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Proceedings Paper

Fibre Optic Laser Doppler Anemometry, The Potential For Measurements In Man.
Author(s): Walker D. Kilpatrick
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Paper Abstract

Fibre optic laser Doppler anemometry (FOLDA) is a useful technique for in vitro studies but has yet to be used successfully for the measurement of intravascular velocity in man. Some reasons for this are: 1. The difficulty of locating the position of the fibre within the vessel. 2. Lack of knowledge of the precise velocity profile across the vessel. 3. The effects of flow perturbation at the tip of the probe. These problems have been assessed using a FOLDA system developed in our laboratory. Three dimensional velocity profiles of blood flowing in arteries with and without stenoses have been plotted at different rates of flow. The results show that the parabolic profile of fully developed laminar flow is flattened in an arterial stenosis and the degree of flattening increases as flow increases. This means the relationship of the flow and velocity is nonlinear. Any use of FOLDA to assess vessel dimension must take this into account. The position of the fibre in the vessel can only be adequately controlled in in-vitro studies. The region of measurement is only 50 μm diameter and must be at the position of the peak velocity to enable quantitative measurement. Thus the technique is useful in humans only when there is a flat velocity profile such as in the coronary sinus. The relationship between coronary sinus flow and FOLDA velocity is linear in experimental animals. The current FOLDA system has a limited range of projection into the blood stream. The velocity is not linearly related to blood flow when the direction of flow is the same as the projected light, probably due to flow perturbation at the fibre tip. This means that a probe introduced into a coronary artey would not measure linear flow however a probe introduced against the flow could be used to assess the severity of peripheral arterial stenoses. To measure flow across a stenoses before and after angioplasty is possible but requires a method of obtaining an average spatial velocity before it is practicable.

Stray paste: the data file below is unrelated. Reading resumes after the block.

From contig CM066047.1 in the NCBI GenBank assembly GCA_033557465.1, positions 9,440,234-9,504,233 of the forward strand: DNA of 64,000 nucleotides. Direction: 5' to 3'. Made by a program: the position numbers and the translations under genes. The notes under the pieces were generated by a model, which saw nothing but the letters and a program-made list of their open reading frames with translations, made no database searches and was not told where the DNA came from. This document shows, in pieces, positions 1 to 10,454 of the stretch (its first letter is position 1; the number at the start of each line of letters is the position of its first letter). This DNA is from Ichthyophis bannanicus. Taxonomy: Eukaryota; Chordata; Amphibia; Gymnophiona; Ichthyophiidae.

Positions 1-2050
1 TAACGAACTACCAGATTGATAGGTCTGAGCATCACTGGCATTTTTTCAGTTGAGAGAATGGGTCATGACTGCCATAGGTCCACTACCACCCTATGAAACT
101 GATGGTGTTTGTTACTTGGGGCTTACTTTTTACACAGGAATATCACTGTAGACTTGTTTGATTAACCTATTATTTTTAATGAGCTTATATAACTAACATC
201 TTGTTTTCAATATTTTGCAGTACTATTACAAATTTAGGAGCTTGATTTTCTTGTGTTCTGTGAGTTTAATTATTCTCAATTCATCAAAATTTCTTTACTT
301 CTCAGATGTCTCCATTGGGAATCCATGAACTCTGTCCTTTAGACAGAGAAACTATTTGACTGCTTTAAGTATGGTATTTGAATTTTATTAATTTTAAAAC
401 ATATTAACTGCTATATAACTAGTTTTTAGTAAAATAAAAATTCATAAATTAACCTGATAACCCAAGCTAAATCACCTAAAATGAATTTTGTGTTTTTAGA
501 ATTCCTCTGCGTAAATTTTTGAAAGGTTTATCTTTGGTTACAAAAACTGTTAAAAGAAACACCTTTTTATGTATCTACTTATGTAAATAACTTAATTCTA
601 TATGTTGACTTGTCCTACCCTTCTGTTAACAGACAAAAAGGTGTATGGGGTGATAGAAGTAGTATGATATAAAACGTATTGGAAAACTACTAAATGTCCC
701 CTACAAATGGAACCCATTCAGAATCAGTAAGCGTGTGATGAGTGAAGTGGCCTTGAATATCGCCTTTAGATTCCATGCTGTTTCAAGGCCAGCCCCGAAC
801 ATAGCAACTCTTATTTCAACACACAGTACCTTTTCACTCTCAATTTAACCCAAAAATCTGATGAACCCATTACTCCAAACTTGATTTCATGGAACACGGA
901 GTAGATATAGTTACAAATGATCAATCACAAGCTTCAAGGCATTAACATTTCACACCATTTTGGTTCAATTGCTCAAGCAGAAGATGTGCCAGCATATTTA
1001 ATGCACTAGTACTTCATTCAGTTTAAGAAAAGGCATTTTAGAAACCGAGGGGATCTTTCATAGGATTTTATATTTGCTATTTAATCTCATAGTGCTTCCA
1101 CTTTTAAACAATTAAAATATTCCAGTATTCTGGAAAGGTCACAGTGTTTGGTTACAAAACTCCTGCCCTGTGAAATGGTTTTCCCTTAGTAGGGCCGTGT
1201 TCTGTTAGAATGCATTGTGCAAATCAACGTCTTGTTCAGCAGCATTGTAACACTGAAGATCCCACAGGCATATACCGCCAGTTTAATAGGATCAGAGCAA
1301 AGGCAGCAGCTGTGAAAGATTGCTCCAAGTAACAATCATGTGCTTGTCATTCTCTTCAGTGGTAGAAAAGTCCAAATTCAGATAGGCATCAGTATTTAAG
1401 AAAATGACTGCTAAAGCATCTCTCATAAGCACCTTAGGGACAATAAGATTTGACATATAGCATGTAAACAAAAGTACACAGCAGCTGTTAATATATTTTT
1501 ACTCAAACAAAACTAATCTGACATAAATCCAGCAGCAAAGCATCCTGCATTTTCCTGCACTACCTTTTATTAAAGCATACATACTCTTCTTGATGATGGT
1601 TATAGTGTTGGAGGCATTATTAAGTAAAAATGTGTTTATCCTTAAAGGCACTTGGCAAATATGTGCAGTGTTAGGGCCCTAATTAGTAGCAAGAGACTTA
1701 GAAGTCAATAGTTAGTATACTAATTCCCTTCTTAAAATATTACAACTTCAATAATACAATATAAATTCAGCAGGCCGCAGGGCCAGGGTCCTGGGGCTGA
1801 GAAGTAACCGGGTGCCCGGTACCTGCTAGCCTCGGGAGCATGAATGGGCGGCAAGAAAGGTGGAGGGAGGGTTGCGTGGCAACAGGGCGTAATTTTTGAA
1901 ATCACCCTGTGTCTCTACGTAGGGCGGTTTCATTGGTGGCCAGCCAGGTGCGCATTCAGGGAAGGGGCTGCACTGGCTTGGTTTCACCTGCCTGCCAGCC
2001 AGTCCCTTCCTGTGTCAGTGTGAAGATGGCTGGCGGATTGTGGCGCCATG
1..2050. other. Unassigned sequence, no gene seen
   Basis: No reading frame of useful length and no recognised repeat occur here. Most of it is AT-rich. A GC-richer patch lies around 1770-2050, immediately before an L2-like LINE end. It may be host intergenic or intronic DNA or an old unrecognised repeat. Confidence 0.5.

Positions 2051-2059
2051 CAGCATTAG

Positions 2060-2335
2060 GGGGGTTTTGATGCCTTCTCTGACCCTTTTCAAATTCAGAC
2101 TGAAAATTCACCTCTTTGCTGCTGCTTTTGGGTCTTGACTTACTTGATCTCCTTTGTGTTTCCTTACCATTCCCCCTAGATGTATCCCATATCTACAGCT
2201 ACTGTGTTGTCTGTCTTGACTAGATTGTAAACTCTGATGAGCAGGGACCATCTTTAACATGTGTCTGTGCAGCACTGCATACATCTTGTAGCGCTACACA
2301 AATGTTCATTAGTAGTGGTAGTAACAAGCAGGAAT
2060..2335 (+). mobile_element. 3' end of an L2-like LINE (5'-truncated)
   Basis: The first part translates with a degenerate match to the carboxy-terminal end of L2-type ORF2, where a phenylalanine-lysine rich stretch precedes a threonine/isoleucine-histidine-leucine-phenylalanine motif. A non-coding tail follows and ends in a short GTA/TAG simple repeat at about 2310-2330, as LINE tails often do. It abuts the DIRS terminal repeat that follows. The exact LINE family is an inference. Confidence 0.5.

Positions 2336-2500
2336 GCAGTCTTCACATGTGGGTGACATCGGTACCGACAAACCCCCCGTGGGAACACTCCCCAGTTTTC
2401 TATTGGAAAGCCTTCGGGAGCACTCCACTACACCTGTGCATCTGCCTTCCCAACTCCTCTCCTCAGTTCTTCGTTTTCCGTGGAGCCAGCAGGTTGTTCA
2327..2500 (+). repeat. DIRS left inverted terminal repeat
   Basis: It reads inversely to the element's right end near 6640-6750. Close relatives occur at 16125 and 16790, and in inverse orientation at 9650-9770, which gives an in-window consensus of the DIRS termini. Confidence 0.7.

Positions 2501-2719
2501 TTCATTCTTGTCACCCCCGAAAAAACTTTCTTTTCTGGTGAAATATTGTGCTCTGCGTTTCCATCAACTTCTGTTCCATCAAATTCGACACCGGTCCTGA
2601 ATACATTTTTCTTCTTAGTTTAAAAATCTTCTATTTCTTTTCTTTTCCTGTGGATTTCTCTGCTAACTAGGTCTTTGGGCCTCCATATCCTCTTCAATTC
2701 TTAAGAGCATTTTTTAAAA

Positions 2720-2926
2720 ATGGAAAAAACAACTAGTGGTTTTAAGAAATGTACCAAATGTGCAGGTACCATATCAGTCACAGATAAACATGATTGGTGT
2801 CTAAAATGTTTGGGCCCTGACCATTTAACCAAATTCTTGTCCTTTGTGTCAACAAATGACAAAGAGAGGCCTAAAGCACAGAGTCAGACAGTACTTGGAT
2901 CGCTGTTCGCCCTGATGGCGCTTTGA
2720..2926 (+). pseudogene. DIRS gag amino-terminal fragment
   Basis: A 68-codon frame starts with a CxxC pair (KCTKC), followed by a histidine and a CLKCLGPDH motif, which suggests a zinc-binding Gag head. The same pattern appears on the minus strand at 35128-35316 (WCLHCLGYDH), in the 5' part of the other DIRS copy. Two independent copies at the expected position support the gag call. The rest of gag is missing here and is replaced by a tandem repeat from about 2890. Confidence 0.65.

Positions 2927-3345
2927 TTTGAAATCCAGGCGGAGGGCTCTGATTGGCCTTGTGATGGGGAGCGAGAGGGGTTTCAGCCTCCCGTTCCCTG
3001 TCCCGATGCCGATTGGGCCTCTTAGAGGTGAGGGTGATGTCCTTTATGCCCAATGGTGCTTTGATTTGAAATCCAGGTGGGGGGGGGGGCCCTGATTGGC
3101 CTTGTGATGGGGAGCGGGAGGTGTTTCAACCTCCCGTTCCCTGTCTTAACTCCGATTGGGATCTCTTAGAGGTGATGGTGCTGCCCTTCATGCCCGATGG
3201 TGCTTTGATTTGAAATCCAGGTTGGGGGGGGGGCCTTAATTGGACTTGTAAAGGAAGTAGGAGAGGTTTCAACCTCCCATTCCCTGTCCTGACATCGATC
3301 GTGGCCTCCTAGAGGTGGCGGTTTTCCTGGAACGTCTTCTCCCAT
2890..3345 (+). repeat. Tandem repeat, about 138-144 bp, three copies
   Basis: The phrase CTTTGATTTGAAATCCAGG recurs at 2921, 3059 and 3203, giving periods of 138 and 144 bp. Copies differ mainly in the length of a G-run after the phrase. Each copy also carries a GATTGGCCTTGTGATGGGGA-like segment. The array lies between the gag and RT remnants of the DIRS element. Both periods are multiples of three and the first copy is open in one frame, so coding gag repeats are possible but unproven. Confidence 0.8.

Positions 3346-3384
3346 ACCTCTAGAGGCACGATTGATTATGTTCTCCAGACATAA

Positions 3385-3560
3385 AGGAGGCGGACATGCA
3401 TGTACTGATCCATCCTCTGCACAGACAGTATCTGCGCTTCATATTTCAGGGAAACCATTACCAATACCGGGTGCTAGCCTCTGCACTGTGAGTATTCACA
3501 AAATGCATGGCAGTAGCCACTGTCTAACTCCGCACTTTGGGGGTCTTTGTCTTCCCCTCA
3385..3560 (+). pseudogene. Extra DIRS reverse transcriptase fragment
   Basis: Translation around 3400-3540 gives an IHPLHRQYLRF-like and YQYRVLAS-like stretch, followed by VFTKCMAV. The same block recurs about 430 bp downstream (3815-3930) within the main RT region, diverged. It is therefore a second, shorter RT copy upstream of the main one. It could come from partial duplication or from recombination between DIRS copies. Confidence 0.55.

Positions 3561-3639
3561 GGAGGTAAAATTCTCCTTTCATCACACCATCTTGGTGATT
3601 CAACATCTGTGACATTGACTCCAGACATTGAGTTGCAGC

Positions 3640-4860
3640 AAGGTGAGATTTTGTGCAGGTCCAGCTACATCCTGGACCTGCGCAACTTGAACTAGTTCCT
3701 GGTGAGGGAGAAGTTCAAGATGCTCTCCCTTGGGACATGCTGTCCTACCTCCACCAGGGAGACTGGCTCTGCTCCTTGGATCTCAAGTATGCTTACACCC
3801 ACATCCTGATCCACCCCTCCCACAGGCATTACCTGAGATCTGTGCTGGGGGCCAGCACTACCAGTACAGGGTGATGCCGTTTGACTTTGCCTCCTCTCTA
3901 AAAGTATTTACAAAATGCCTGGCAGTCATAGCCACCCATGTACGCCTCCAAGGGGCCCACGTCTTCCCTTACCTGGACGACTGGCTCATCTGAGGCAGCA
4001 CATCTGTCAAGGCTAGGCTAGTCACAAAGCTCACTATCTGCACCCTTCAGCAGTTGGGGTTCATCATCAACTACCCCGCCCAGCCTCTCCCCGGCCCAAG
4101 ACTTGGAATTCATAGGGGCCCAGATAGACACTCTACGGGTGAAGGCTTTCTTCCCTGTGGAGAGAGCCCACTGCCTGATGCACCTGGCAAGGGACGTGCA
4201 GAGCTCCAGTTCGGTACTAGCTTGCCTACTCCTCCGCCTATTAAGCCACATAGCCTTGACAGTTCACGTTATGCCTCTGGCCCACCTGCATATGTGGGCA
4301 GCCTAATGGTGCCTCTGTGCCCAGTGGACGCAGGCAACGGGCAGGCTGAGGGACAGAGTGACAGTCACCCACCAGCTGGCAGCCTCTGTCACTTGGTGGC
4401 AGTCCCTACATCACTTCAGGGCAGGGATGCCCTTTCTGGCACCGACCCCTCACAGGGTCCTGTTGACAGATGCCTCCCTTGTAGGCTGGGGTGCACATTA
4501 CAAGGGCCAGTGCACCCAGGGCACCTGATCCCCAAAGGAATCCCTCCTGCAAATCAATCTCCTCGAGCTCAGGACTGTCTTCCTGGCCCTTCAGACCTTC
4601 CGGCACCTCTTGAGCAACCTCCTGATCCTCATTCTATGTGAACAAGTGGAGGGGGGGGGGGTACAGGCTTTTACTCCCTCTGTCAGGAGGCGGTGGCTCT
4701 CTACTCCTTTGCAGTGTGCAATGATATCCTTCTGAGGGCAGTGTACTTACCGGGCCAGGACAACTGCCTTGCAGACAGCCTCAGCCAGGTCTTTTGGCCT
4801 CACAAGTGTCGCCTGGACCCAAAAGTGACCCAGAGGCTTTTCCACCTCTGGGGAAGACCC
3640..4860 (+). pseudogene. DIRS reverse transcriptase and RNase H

Paper Details

Date Published: 24 October 1984
PDF: 6 pages
Proc. SPIE 0494, Novel Optical Fiber Techniques for Medical Applications, (24 October 1984); doi: 10.1117/12.943900
Show Author Affiliations
Walker D. Kilpatrick, University of Tasmania (Australia)

Published in SPIE Proceedings Vol. 0494:
Novel Optical Fiber Techniques for Medical Applications
Abraham Katzir, Editor(s)

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